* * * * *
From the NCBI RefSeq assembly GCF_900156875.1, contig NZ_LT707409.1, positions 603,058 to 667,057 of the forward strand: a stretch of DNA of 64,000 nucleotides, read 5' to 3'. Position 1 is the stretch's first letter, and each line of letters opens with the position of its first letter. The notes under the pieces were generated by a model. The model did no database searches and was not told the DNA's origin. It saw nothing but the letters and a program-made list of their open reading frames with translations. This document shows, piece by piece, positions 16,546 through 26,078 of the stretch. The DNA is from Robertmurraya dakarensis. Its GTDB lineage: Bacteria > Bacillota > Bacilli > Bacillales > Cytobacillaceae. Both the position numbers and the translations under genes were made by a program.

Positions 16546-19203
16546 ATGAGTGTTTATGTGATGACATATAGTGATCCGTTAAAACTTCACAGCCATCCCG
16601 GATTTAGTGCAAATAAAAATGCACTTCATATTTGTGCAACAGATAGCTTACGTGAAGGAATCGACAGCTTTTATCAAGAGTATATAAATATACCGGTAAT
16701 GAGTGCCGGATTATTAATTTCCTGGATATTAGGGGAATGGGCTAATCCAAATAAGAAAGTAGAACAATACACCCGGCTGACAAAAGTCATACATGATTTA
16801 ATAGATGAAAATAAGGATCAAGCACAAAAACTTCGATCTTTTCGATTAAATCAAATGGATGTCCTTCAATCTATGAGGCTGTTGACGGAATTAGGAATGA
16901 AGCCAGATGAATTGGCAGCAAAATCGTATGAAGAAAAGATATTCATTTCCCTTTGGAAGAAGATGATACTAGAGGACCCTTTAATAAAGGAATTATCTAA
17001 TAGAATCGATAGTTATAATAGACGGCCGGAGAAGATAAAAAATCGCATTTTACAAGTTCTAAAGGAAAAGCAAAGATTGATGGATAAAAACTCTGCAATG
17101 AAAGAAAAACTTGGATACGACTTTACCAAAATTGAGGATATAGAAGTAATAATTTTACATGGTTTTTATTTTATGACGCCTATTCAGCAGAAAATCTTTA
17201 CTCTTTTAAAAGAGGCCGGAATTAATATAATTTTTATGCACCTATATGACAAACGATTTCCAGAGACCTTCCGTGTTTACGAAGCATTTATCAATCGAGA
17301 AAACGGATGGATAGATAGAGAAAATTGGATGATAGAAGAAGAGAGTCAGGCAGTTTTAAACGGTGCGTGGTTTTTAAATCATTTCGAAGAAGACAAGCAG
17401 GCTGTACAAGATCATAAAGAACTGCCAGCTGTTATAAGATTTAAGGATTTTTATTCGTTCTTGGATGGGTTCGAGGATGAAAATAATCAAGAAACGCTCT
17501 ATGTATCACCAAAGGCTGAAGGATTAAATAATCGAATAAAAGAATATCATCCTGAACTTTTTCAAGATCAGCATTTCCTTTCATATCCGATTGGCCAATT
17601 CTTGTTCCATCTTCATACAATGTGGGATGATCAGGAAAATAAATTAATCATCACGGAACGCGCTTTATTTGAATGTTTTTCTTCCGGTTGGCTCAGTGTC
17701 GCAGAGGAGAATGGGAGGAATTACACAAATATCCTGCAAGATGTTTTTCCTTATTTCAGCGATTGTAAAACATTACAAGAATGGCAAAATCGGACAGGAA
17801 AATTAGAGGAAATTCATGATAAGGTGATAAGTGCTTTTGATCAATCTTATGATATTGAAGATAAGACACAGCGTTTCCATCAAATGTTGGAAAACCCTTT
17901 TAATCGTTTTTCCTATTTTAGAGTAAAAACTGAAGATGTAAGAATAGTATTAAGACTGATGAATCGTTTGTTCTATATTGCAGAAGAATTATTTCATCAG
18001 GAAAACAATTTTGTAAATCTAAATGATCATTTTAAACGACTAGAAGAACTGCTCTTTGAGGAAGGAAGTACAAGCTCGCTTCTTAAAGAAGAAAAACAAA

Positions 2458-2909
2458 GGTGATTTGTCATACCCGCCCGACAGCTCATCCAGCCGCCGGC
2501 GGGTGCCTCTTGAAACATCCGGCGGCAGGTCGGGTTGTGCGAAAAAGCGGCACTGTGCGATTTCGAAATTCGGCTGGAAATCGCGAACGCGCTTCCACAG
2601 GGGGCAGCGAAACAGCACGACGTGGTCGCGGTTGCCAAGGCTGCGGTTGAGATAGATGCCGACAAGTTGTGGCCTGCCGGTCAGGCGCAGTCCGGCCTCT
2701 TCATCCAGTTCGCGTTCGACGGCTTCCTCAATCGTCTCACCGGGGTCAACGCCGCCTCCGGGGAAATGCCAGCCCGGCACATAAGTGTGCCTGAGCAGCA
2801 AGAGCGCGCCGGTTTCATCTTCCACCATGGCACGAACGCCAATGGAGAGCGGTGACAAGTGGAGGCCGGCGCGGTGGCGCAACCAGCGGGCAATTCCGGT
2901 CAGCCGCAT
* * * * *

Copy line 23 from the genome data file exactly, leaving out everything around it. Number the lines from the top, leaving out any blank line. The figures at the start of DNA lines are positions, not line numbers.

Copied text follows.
2701 TCATCCAGTTCGCGTTCGACGGCTTCCTCAATCGTCTCACCGGGGTCAACGCCGCCTCCGGGGAAATGCCAGCCCGGCACATAAGTGTGCCTGAGCAGCA